Members of the Burl Creek Thimble Club, a quilting circle in small-town Alpine, Washington, are planning a fete to welcome back Genevieve Bayard, who left the group, and Alpine, decades ago. But Gens homecoming is cut decidedly short when she dies at a dinner party. Emma Lord, owner and publisher of the local newspaper, The Alpine Advocate, immediately arrives on the scene to report the incident and sleuth her way to the truth.
Though it appears that Gen wasnt adored by everyone in the Alpine community, her untimely death still comes as a shock. To help solve the mystery, Emma turns to Vida Runkel, the Advocates trusty House & Home editor. Such a notorious story would normally have Vida chomping at the bit, but to Emmas surprise Vida is hesitant, even downright unwilling to get involved.
The demise of Genevieve Bayard, however, isnt the only crime in Alpine. There has been a rash of burglaries, including at Emmas own cozy log cabin. Are the break-ins and the murder connected? As Emma digs, she uncovers a shocking scandal that may point the finger of guilt at one of her nearest and dearest . . . while single-handedly changing the history of Alpine itself.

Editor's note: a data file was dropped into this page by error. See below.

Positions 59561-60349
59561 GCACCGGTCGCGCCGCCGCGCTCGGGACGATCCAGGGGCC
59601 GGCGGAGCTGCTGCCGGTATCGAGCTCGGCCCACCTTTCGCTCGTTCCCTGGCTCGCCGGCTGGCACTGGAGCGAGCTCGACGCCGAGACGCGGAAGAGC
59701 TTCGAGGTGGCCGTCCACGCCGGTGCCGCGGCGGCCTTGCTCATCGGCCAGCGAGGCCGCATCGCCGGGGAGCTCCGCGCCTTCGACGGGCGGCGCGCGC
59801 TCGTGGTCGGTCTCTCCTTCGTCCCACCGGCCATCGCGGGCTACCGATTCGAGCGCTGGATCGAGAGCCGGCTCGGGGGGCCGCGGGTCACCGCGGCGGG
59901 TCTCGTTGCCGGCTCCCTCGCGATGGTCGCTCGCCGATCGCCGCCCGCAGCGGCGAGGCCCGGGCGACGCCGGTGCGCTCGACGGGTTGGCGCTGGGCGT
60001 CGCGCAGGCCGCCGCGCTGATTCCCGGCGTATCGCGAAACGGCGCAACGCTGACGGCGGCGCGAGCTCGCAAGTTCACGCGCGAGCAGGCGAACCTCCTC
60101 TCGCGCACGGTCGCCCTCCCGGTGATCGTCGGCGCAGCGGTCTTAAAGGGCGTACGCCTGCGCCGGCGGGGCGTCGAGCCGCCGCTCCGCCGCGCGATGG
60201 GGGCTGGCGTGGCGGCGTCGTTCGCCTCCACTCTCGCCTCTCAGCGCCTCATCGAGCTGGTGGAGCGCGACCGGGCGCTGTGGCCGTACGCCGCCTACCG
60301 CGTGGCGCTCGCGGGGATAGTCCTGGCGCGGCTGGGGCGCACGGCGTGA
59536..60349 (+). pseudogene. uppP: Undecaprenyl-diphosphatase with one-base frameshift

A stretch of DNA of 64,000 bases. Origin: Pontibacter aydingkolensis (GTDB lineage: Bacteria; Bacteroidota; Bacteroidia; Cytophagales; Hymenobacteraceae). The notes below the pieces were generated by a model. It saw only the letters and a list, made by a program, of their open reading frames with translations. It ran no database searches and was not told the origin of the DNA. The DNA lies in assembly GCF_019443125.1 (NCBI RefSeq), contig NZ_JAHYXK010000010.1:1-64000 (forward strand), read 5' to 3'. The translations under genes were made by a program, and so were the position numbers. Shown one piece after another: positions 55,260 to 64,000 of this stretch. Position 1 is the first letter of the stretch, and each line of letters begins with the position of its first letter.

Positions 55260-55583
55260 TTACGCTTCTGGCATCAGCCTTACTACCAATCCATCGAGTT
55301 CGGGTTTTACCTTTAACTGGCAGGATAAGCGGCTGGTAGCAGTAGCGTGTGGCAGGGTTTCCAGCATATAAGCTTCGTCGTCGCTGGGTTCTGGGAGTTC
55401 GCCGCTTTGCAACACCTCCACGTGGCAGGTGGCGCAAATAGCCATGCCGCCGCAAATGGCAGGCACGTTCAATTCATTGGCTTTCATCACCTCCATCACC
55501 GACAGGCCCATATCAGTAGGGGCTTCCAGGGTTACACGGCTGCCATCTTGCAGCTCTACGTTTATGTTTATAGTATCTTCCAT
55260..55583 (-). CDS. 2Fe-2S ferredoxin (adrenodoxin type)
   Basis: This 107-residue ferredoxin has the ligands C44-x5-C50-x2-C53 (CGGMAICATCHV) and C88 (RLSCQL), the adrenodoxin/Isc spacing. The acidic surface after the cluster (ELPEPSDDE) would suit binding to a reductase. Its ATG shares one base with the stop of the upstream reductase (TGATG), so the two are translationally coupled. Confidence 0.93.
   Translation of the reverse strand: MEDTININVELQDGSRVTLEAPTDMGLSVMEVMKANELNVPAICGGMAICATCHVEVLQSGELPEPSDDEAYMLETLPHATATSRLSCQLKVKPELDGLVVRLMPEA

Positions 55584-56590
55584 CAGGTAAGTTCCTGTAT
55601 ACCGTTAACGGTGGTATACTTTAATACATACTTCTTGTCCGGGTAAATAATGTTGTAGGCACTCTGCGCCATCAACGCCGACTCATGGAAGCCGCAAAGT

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"Daheim sympathetically portrays the small mountain town and its denizens, particularly Emma and her brother, Ben, a priest who's serving as St. Mildred's interim rector." - PW
"Daheim fans will welcome another encounter with the ever-enchanting Emma." - Booklist
"Cosy mystery...amiably captures the rhythms and crosscurrents of small-town life, even though Alpine sometimes seems overwhelmed by its enormous cast.' - Kirkus Reviews
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Seattle native Mary Richardson Daheim
has been fascinated by story-telling since early childhood. She first listened,
then read, and finally began to write her own fiction when she was ten. A
journalism major at the University of Washington, she was the first female
editor of The Daily where she attracted national attention with her
editorial stance against bigotry.
After getting her B.A., she worked in newspapers and public relations, but in her spare time she tried her hand at novels. In 1983, Daheims first historical romance was published, followed by a half-dozen more before she switched genres to her original fictional love, mysteries, in 1991. Just Desserts and Fowl Prey, the first books in the Bed-and-Breakfast series were released in 1991. A year later...
Blood at the Root
"A gripping, timely, and important examination of American racism."
- PW Starred Review
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